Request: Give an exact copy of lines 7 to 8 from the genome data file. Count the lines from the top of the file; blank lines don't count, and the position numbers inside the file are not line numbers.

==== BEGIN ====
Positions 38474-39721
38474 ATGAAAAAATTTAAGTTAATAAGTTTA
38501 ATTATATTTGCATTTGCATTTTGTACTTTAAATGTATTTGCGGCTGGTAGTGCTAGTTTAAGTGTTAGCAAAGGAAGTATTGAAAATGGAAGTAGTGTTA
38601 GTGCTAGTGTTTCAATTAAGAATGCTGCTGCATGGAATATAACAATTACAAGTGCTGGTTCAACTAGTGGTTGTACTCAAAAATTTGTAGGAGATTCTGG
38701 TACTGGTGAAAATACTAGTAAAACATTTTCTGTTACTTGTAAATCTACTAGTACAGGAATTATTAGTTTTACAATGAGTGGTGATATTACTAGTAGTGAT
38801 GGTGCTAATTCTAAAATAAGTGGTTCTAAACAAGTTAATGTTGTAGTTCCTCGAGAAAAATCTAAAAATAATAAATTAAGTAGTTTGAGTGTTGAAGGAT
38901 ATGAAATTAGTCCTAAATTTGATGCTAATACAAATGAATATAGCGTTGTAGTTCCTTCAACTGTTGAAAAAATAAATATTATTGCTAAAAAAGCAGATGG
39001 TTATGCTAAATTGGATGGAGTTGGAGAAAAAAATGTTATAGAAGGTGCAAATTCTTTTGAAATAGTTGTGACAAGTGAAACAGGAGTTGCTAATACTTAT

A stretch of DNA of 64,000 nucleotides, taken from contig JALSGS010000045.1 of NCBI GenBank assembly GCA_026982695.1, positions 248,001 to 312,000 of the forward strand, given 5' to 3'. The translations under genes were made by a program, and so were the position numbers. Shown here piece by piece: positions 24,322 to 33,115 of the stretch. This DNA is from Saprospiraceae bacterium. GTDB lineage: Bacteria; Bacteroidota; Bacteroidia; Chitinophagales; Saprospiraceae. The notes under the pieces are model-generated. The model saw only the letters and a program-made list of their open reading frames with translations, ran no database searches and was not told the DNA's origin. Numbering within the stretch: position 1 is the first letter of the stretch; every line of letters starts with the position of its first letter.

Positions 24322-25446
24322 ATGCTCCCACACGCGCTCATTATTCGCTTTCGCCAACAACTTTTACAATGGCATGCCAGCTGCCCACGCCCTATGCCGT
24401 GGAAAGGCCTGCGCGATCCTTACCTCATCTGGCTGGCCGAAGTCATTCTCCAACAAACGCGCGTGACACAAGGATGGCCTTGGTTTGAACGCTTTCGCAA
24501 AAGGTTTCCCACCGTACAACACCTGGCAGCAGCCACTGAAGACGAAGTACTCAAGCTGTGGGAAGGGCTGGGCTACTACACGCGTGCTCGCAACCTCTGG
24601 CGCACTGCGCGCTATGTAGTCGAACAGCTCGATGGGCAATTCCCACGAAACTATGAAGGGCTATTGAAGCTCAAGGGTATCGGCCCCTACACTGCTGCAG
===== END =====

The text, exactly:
38901 ATGAAATTAGTCCTAAATTTGATGCTAATACAAATGAATATAGCGTTGTAGTTCCTTCAACTGTTGAAAAAATAAATATTATTGCTAAAAAAGCAGATGG
39001 TTATGCTAAATTGGATGGAGTTGGAGAAAAAAATGTTATAGAAGGTGCAAATTCTTTTGAAATAGTTGTGACAAGTGAAACAGGAGTTGCTAATACTTAT